Mailinglist Archive: opensuse (1451 mails)

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Re: [opensuse] 13.2 vs Leap vs Tumbleweed
On 02/07/2016 02:57 AM, Oliver Kurz wrote:
On Sunday 07 February 2016 10:03:28 Per Jessen wrote:
Richard Brown wrote:
On 7 February 2016 at 00:40, Greg Freemyer <greg.freemyer@xxxxxxxxx>

<lots of good stuff ending on this point>

If anyone thinks pre-2015 Factory ever had pre-release testing
anywhere close to that they're simply wrong.
Well said

Not only that, but since 2014, SUSE have now adopted openQA for
testing their enterprise distributions and addons, so it should go
without saying that it's effective, broad, trustworthy testing. oooh,
I guess we can say it's 'Enterprise Grade' even ;)

(and if anyone is wondering - yes, SUSE actively contribute their SLE
test cases back into openSUSE - we have just one shared test suite for
SLE/Leap/Tumbleweed which provides the code for those hundreds of
scenarios and thousands of different test module runs)
Do you know where one can go to see what's being tested?
TL;DR: Yes, Greg already described it, read again :-)

Greg just posted a very nice introduction of how you can get it from openQA
but I will try again to explain that maybe from a slightly different
perspective even though this would be a more appropriate topic for "opensuse-

Starting from
you can see what products are currently tested, e.g. Tumbleweed - as a DVD
image from Factory snapshot, as well as updates for the releases of e.g.
openSUSE 13.2 and openSUSE Leap 42.1. Selecting any Tumbleweed build, say
you can see a table with a column "Test" describing individual scenarios next
to green, not-so-green and red bubbles under the column "x86_64", probably the
architecture you are interested in. The test scenarios as stated describe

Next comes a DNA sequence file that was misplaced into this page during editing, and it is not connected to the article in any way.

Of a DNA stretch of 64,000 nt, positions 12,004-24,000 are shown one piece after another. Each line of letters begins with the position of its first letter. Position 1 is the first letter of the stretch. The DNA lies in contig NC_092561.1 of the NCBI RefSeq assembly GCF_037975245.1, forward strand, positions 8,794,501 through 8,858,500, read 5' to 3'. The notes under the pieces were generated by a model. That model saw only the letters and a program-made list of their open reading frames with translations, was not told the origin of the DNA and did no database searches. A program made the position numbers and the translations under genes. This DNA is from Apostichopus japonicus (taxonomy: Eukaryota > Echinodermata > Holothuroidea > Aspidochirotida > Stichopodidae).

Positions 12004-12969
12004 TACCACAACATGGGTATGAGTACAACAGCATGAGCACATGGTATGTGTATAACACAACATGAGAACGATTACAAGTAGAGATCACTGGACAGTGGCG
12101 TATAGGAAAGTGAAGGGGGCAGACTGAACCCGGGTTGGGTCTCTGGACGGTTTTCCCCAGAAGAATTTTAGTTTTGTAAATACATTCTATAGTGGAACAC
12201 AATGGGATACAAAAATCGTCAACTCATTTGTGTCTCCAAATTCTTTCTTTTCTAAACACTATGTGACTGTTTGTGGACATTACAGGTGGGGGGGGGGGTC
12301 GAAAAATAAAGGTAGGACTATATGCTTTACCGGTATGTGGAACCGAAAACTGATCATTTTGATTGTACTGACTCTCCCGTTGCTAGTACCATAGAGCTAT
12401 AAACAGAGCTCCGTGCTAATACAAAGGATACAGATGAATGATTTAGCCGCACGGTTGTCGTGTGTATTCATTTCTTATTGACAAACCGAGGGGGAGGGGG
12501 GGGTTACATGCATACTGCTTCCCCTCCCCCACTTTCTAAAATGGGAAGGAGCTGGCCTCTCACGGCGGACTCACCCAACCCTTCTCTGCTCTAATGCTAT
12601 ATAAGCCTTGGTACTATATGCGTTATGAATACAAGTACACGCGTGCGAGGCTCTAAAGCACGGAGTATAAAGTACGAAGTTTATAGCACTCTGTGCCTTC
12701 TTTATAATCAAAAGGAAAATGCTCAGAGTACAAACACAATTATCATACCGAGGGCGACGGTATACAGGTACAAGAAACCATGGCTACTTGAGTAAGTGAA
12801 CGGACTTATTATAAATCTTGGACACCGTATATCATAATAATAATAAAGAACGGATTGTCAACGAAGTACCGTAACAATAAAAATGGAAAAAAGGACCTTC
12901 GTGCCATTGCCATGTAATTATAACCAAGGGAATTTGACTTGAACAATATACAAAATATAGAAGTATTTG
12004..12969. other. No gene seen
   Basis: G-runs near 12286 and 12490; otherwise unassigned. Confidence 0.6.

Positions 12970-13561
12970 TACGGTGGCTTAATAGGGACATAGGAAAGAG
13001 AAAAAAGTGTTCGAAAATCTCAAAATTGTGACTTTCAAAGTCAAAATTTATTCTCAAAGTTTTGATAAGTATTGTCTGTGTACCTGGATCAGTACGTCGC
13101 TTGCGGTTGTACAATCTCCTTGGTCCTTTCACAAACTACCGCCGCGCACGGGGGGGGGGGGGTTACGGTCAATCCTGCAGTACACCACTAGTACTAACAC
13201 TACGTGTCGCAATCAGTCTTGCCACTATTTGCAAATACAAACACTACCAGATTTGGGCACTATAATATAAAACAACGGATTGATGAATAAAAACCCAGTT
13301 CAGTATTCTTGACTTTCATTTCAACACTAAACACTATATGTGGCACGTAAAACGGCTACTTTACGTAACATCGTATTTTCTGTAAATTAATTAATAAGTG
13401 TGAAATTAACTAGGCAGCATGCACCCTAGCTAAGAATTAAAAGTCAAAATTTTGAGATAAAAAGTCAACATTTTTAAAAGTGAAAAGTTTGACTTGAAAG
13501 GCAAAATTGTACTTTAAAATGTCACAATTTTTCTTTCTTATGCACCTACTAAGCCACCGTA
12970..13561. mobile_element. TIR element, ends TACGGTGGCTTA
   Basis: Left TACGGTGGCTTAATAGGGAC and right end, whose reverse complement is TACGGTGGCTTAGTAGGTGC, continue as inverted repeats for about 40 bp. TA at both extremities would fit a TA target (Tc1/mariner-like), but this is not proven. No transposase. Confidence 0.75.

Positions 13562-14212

which "scenarios" are tested, e.g. starting from top a "RAID0" installation
and such. Other scenarios go further than installing trying out if
applications work, e.g. "gnome" also testing browsers, etc..
Click on the bubbles to find out what steps exactly are executed in which
If you are interested if a certain application is working fine, say "firefox",
this is tested for each Tumbleweed snapshot, as well as e.g. gnucash. So you
can be sure that basic functionality is tested every time. If one would
encounter a serious issue in one of these applications and it is missed by the
openQA tests, feel free to help providing these tests.
If you think an application which is not covered should be tested I would
recommend to propose it to the openQA test developers first and discuss if and
where it should be included. Of course, if we would include all possible
applications and scenarios for every product the tests would run too long and
we would never get a new Tumbleweed snapshot so a decision has to be made of
which importance to a release a certain application is. Certainly, major
priority falls to packages included in the DVD image.

If you want to learn more about openQA, go to,
click "Learn more", ask on opensuse-factory mailling list or IRC channel.

Under Plasma 5 on TW, there's a quite severe memory leak in X or plasmashell (i'm not sure where it lies) that causes RAM usage on my machine to skyrocket to over 5 GB in 12 hours. It's X that consumes the large amount of memory, but from what I've gathered plasmashell can be the culprit and cause X to appear it's leaking memory when it's really not. That makes TW unusable for me at this point in time for a production machine. Everything was fine up until about a month ago, when an updated TW snapshot was released. That's when the skyrocketing X memory usage started happening. On the same machine this does not occur under Leap, and this is with using an ATI video card with the open source drivers installed with Leap.

I installed Fedora on a second machine running Plasma 5 for testing purposes, and the same leak occurred so it's not specific to Tumbleweed or my specific machine. The point is, though, that in cases like this, staying a few versions behind allows for greater stability. That's what SLED is all about. Imagine if companies purchased a license to run SLED but SLED with Tumbleweed packages. Does anybody really think that would be a good idea? How is OpenQA going to simulate the myriad of hardware out there where specific hardware can exploit bugs?

I'm not buying the whole argument that Tumbleweed is the "tried and true" "stable" desktop. Proof is in the putting, not marketing speak.

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